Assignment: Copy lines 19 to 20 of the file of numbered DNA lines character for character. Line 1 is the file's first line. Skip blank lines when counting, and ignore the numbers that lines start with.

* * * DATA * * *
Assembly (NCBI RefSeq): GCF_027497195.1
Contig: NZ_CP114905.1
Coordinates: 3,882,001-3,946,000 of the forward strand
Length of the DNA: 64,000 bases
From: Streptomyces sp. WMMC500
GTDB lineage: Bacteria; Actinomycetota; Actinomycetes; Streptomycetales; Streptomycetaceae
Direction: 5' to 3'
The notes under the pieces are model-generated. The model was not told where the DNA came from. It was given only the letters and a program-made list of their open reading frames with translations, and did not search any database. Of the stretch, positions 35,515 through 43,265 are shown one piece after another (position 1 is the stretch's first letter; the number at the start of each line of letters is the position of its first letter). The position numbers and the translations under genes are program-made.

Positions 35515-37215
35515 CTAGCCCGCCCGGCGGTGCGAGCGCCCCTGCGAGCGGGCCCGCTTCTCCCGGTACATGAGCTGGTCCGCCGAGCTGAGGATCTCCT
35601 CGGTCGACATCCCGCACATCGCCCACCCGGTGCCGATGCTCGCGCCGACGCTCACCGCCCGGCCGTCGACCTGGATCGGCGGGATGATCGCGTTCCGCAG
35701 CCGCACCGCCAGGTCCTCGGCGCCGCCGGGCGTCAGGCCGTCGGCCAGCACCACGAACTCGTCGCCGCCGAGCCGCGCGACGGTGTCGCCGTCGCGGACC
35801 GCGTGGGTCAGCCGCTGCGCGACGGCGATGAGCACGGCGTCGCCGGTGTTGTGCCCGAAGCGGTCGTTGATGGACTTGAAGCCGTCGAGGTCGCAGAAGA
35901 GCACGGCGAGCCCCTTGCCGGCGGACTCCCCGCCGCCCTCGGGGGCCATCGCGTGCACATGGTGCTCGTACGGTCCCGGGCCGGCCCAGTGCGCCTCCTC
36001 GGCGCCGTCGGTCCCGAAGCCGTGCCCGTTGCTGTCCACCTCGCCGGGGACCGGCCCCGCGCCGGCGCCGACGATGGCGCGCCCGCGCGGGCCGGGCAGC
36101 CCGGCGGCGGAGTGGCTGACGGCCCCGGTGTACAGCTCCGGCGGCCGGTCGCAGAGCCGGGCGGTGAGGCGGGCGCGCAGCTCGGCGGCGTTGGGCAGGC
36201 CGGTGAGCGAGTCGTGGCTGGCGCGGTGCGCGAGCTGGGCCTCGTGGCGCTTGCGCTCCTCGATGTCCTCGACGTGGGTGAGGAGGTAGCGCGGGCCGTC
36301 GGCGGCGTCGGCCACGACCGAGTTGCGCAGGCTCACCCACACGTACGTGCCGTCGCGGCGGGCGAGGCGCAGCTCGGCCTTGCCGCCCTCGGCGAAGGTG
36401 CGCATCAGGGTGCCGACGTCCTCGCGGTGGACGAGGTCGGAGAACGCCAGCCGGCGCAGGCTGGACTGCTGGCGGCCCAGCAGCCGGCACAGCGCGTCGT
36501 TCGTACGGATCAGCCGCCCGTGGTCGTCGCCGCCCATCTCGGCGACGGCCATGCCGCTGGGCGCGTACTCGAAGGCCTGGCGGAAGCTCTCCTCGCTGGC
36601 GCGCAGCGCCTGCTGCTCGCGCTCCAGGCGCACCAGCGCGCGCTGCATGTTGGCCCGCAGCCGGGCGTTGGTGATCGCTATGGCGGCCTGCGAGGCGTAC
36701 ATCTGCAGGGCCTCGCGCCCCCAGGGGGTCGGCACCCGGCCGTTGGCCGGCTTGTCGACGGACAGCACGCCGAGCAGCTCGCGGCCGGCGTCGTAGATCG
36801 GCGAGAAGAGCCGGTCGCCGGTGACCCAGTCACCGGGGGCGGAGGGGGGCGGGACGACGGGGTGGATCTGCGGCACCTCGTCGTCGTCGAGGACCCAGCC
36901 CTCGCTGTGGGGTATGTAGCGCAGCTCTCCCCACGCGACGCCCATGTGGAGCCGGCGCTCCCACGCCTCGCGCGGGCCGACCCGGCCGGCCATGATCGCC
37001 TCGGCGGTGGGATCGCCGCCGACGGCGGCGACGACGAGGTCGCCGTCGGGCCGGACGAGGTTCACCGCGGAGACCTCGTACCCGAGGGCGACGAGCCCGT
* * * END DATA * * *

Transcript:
36401 CGCATCAGGGTGCCGACGTCCTCGCGGTGGACGAGGTCGGAGAACGCCAGCCGGCGCAGGCTGGACTGCTGGCGGCCCAGCAGCCGGCACAGCGCGTCGT
36501 TCGTACGGATCAGCCGCCCGTGGTCGTCGCCGCCCATCTCGGCGACGGCCATGCCGCTGGGCGCGTACTCGAAGGCCTGGCGGAAGCTCTCCTCGCTGGC